FOSTER, TEXAS

1
1

iio

11

i-

<

ID

cr
O

</>

V
\

or
"* 5

a.
o

\
- "V

\\
\

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\

^-__.

20

<s>
*
+

L A B . NO.
284I8
2852I
28567-A
27777
27775

--^J
10
5
0
20
15
10
PERCENT BULK VOLUME OCCUPIED BY MERCURY

TOTAL PORO
37.1
26 4
247
I 6.9
I7.5

PERM. (md | Air


I4.6
II.5
3.8
I.O
0.6

CROSSETT, TEXAS

DEVONIAN LIME

15

IDEALIZED CURVE
ILLUSTRATING CONSTRUCTION LINES
DISCUSSED IN TEXT

10
5
0
15
10
PERCENT BULK VOLUME OCCUPIED BY MERCURY

FIG. 4.Families of capillary pressure curves for some limestones; also idealized curve.

95

G. E.

ARCHIE

Figures 3 and 4. These curves depict results obtained by injecting mercury into
the cores. In order to show porosity in the graphs, the abscissae are "percent
bulk volume occupied by mercury." For example, it may be noted in Figure 3
that for sample No. 33795A, permeability 1625 millidarcys, the curve, with increasing pressure, approaches the abscissa 27.7, its effective porosity. These
charts representing data from suites of cores show how the capillary-pressure
curve, permeability, and porosity are related.
Certain general conclusions can be drawn by comparing the graphs. It can
be seen that all of the samples having appreciable permeability exhibit a plateau,
or seat, and a steep slope (idealized curve, Fig. 4). Examination of the capillary
pressure curves will reveal that two straight lines (representing plateau and steep
slope) can be drawn in and define the curves fairly well. The angle formed Inextending these characteristic lines is useful. This angle "A" increases as the
permeability of each type of rock decreases until one line appears and the
plateau disappears.
The families of curves exhibit a striking similarity for the same permeabilities,
regardless of type of formation or origin of porosity. Of course there are differences; for example, the rocks with high permeability for porosity exhibit much
steeper steep slope (for example, San Andres limestone) because of a less amount
of small pore space. Formations with comparatively low permeability for porosity,
however, exhibit a more gentle steep slope because of the many small pores
(Nacatoch and Devonian limestone). The curves ol the Devonian limestone,
which approaches chalk in texture, differ most from the others. It has a proportionally large amount of fine to very fine pores.
Photomicrographs of specimens of each type of rock investigated are presented
in Plates I and II in order to show the visible difference in rock texture and pore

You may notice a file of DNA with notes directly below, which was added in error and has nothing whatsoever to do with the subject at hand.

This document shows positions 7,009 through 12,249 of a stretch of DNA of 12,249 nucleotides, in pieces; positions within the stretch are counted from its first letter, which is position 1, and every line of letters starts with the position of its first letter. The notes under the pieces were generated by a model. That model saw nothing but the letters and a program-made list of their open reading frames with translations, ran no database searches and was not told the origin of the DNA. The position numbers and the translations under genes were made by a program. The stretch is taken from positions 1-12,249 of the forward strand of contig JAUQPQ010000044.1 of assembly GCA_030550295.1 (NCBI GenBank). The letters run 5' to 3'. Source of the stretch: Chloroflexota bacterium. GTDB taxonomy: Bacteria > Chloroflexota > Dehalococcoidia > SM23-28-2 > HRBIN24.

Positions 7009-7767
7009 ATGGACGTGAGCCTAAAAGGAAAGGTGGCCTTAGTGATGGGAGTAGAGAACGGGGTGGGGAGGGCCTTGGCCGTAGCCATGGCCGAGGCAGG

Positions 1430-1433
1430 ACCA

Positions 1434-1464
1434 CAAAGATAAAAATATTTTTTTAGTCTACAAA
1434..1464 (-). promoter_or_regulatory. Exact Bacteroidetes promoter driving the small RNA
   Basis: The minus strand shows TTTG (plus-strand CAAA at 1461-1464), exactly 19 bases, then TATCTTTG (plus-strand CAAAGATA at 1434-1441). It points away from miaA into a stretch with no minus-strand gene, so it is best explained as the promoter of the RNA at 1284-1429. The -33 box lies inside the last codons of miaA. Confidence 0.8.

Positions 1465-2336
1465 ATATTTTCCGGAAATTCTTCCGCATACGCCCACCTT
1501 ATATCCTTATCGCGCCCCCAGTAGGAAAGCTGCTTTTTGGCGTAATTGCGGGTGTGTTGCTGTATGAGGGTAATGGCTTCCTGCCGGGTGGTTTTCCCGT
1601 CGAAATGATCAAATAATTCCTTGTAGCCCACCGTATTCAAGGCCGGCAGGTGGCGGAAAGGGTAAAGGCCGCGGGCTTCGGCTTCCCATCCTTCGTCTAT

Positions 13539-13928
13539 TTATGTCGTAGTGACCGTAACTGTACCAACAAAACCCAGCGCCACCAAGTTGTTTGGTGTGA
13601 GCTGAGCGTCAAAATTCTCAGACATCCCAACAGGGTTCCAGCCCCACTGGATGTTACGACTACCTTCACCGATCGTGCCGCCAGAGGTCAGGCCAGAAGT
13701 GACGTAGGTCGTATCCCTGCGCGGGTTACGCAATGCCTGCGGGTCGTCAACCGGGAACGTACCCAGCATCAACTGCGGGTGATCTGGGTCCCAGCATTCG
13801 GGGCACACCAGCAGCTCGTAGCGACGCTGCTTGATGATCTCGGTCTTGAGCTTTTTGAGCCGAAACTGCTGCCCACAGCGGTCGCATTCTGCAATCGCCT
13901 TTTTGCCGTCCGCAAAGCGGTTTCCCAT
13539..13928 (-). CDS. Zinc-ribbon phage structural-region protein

structure. Notice the large pores in one of the San Andres limestone specimens,
the medium pores in the sandstones and the very line pores in the Devonian
limestone and shaly sandstones. The rock textures include crystalline limestone,
medium to very fine granular sandstones and very fine granular, almost chalky,
Devonian limestone.
OTHER ROCK PROPERTIES RELATED TO PORE-SIZE DISTRIBUTION

If it were possible to measure the fundamental properties (exact pore size


and fluid distribution) in situ of formations penetrated by the bore hole, the
volume of the hydrocarbon in place and the productivity of the layer could be
calculated. However, it is practically impossible as yet to get a direct measurement of the factors, porosity, permeability, hydrocarbon saturation, and thickness of the layer, in place, by coring or other physical measurements.
Complete recovery of cores can not be assured and all permeable cores recovered are invariably contaminated with the drilling fluid, or Quid conditions
have changed because of pressure and temperature changes on bringing the core
to the surface. Therefore, we must resort to indirect measurements, such as elec-

UPPER EOCENE WILCOX, MERCY TEX


FRIABLE SANDSTONE, POORLY SORTED GRAINS GRADING TO

'-4W

1240 MD.

2 3 . 1 % TOR.

101 MO.

< _ -,*

.<

20.9%POR.

0.

LOWER EOCENE WILCOX, SHERIDAN


HARD SANDSTONE, HEAVILY

2 6 5 MD.

1 7 . 3 % POR.

CEMENTED AND CONSIDERABLE R

8MD.

10.9%
PLATE

0.

NACATOCH SANDSTONE, BELLEVUE LA. I5X


HIGH POROSITY FOR GIVEN PERMEABILITY

3 8 . 4 % POR

1180 MD.

2 9 . 7 % POR.

3 9 . 3 % POR.

126 MD,

SAN ANDRES LIMESTONE, WEST TEXAS lOX

KM

10.9% POR.

887 MD.

1.6 MD.

162 MD.

11.5% POR.

DEVONIAN CHERTY LIMESTONE, CROSSETT TEXAS lOX


COMPARATIVELY HIGH POROSITY FOR GIVEN PERMEABILITY

i- * .

. . VW

' i > ". '

' * .*
. * "

&m
16.4 MD

<0.l MO.

3 5 . 9 % POR
PLATE 2

14.6% POR

IXTRODCCTIOX

TO PETROPHYSICS

OF RESERVOIR

ROCKS

053

trical resistivity, self-potential, and neutron reaction, which can be recorded in